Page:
Nearly 500 alleged Islamists will go on trial on July 16 over violence in which 44 people died, state media said Tuesday, the latest in a string of mass trials slammed internationally.
The trial is part of a relentless crackdown targeting supporters of deposed Islamist president Mohamed Morsi, ousted by the army in July 2013.
Hundreds have already been sentenced to death in speedy mass trials condemned by the United Nations and international rights groups.
Since Morsi's overthrow, a government crackdown on his supporters has seen 15,000 people jailed and sparked clashes in which more than 1,400 people have died.
The 494 defendants will stand trial over violent clashes that erupted in August 2013 in central Cairo in which 44 people died and 59 were wounded, including soldiers and policemen, Egypt's state news agency MENA said.
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The fighting broke out in the Ramses neighbourhood at Al-Fath mosque, occupied by Morsi supporters during their standoff with security forces, days after the dispersal of two Cairo Islamist protest camps in which hundreds were killed.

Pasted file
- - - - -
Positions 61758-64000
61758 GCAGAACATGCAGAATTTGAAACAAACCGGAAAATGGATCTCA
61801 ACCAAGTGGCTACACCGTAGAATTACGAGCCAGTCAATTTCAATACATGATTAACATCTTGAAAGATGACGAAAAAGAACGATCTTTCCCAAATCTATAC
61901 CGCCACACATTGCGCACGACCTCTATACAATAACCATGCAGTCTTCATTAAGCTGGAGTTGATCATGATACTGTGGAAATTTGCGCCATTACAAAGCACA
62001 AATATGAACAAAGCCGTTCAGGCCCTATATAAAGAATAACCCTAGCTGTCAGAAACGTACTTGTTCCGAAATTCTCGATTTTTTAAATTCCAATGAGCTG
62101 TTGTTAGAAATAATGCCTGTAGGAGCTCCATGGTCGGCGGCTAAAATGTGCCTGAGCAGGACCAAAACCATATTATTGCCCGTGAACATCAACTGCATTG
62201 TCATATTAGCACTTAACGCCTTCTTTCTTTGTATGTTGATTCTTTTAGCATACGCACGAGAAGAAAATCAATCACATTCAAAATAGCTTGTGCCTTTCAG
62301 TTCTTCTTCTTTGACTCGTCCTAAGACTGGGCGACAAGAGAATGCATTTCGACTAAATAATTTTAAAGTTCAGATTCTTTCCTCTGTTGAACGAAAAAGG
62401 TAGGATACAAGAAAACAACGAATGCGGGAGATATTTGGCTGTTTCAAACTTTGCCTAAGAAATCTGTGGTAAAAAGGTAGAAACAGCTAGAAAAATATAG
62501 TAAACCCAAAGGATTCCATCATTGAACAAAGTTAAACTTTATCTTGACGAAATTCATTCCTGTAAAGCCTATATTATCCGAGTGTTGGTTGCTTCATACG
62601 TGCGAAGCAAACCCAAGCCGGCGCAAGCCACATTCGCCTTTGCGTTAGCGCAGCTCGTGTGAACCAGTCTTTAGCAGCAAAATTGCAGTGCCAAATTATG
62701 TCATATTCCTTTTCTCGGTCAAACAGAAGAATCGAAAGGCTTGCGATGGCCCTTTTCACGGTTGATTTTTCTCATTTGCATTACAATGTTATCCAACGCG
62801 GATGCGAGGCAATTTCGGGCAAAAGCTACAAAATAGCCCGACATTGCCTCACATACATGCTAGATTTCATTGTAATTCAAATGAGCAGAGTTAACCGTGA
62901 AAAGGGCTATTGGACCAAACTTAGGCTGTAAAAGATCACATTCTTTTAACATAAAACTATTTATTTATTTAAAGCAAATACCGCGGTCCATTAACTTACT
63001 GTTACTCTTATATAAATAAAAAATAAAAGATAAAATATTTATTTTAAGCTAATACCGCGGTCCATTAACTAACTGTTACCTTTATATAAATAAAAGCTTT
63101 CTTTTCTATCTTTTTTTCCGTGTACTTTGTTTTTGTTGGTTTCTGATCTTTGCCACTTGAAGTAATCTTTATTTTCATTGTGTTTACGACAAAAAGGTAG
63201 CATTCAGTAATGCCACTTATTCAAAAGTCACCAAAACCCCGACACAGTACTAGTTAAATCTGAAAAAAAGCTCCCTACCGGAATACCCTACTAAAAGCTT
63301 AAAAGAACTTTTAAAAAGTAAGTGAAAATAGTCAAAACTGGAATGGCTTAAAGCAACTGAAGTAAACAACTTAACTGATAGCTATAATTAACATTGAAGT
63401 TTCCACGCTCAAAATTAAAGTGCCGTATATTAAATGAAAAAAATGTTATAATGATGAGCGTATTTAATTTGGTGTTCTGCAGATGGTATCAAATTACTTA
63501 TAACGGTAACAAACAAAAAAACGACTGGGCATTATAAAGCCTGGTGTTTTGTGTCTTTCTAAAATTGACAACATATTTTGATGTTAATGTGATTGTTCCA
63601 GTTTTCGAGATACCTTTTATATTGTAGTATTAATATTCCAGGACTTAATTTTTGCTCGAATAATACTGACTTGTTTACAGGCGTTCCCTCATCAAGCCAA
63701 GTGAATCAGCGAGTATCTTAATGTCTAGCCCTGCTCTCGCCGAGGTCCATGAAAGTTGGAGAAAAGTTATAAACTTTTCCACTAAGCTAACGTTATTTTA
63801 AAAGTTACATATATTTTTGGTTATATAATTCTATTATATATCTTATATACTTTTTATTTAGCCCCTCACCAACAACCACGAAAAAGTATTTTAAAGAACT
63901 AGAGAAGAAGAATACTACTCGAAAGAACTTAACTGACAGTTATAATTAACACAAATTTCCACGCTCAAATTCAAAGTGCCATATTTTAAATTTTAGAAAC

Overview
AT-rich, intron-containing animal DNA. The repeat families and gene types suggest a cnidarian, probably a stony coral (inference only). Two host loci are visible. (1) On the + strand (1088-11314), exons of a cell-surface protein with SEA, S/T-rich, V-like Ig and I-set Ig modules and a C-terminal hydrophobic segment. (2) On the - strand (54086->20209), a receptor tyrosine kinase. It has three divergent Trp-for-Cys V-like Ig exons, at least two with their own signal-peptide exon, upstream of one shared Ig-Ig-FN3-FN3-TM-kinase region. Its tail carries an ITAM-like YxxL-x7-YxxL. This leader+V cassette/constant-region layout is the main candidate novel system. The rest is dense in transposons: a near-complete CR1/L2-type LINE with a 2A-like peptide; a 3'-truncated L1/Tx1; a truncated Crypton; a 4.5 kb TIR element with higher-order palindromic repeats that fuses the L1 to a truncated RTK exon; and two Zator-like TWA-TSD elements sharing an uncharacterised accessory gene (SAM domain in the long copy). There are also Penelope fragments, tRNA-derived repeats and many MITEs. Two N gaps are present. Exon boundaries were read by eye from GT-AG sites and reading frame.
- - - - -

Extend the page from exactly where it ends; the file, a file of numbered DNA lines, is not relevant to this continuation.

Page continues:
Prosecutors have charged the defendants with "murder, attempted murder, assaulting policemen, carrying weapons and damaging public and private installations", MENA said.
Last week, an Egyptian court confirmed death sentences on 183 Islamists, including Muslim Brotherhood chief Mohamed Badie.
UN human rights chief Navi Pillay on Monday slammed Egypt's mass trials, saying they were "obscene and a complete travesty of justice".
Journalists working for Al-Jazeera television network were on Monday handed jail terms of between seven and 10 years.
The military-installed authorities have been incensed by the Qatari network's coverage of their crackdown on Morsi supporters.